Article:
Microsoft’s Made a Tool to Spot Deepfakes

Microsoft’s Made a Tool to Spot Deepfakes

This post originally appeared on Gizmodo UK, which is gobbling up the news in a different timezone.

Anyone who was around in the 80s will be pretty surprised that Bill Gates and Microsoft are turning out to be the good guys of 2020, but here we are.

MS has created a new tool called Video Authenticator to identify deepfakes (those spooky videos that all-too-realistically change the face of someone in a video into someone else), giving a confidence score about how likely it is to have been faked.

The idea, of course, is to “combat disinformation” – like videos of politicians saying things they never said. In a lower-tech recent example, a man with motor neurone disease had his computerised voice manipulated in a video to make him say politically-charged words he hadn’t spoken. As the tech improves, so will the fakery.

At the same time, Microsoft has also launched a tool that allows video creators to hide code in their videos that will flag up any unauthorised changes.

Video Authenticator has been launched now because there’s likely to be a flurry of deepfakes coming up to the US election in November. However, MS has sensibly decided not to give access to the public – because that would just help the deepfakers make better videos that pass detection (sigh). Instead, the BBC reports the company is “only offering it via a third-party organisation, which in turn will provide it to news publishers and political campaigns without charge.”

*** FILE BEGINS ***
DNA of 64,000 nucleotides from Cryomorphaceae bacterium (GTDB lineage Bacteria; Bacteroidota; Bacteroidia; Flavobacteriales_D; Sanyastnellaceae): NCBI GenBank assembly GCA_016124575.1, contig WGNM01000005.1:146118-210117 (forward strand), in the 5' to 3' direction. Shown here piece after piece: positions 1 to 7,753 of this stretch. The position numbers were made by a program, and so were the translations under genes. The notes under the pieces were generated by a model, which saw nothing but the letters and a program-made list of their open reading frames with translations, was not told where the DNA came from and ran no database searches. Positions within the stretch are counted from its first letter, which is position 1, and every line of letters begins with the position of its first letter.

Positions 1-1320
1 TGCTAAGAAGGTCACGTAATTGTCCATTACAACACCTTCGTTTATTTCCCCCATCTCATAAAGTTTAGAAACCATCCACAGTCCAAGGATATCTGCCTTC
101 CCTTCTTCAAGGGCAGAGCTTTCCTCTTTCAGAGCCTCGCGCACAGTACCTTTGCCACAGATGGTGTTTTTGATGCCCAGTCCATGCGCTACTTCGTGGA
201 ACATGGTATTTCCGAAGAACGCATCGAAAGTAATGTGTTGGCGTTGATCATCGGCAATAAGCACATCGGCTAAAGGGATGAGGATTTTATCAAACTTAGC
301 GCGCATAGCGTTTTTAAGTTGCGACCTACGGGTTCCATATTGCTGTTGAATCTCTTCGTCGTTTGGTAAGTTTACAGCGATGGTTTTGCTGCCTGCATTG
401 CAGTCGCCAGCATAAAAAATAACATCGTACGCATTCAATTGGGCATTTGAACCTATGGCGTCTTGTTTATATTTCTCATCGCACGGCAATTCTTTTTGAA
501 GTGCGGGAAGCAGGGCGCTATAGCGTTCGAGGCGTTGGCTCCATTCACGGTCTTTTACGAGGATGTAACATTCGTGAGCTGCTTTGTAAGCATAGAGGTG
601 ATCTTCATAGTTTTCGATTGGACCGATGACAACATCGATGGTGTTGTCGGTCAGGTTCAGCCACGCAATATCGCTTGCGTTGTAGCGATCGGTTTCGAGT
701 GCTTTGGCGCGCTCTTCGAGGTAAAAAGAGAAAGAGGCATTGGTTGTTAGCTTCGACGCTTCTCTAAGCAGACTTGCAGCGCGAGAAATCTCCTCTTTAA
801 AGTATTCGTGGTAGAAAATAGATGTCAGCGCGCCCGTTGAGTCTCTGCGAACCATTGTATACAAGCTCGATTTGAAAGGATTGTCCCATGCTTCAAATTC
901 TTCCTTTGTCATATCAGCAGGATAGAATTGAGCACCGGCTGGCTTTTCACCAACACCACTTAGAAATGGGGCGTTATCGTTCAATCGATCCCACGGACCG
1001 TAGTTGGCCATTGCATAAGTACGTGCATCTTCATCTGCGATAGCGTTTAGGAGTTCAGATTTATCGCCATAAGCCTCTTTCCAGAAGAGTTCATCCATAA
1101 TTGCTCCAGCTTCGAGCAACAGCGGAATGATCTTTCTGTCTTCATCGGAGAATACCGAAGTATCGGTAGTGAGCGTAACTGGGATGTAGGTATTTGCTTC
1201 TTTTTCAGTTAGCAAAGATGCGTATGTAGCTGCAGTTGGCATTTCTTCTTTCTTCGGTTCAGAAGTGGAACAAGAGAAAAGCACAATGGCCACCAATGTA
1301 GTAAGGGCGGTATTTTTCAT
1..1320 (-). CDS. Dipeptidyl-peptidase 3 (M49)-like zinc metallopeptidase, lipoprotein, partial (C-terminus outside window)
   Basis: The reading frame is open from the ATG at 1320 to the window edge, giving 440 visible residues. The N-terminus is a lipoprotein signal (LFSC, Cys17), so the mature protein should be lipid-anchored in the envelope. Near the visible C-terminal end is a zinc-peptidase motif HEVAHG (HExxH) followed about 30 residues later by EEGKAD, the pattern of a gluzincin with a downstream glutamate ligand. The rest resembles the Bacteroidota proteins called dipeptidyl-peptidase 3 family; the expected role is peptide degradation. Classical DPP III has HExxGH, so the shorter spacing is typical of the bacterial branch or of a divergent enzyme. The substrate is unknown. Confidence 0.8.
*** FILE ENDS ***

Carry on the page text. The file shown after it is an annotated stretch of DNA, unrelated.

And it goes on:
The tool looks for subtle changes to a video that are easily missed by the human eye, including altered pixels at the borders of the artificially-added face to blend it with the background.

Social networks including Facebook, Twitter and TikTok have all banned deepfakes, although there are some very popular apps that can add people’s faces to a video from a single photo.

Nina Schick, author of the book Deep Fakes and the Infocalypse, comments:

“The only really widespread use we’ve seen so far is in non-consensual pornography against women. But synthetic media is expected to become ubiquitous in about three to five years, so we need to develop these tools going forward.

However, as detection capabilities get better, so too will the generation capability – it’s never going to be the case that Microsoft can release one tool that can detect all kinds of video manipulation.”

Also, even if it could – if we’ve learnt one thing from the past few years, it’s that even empirical, unarguable proof that something’s false won’t change people’s minds if it aligns with what they want to believe. What a future we’re heading for. [BBC]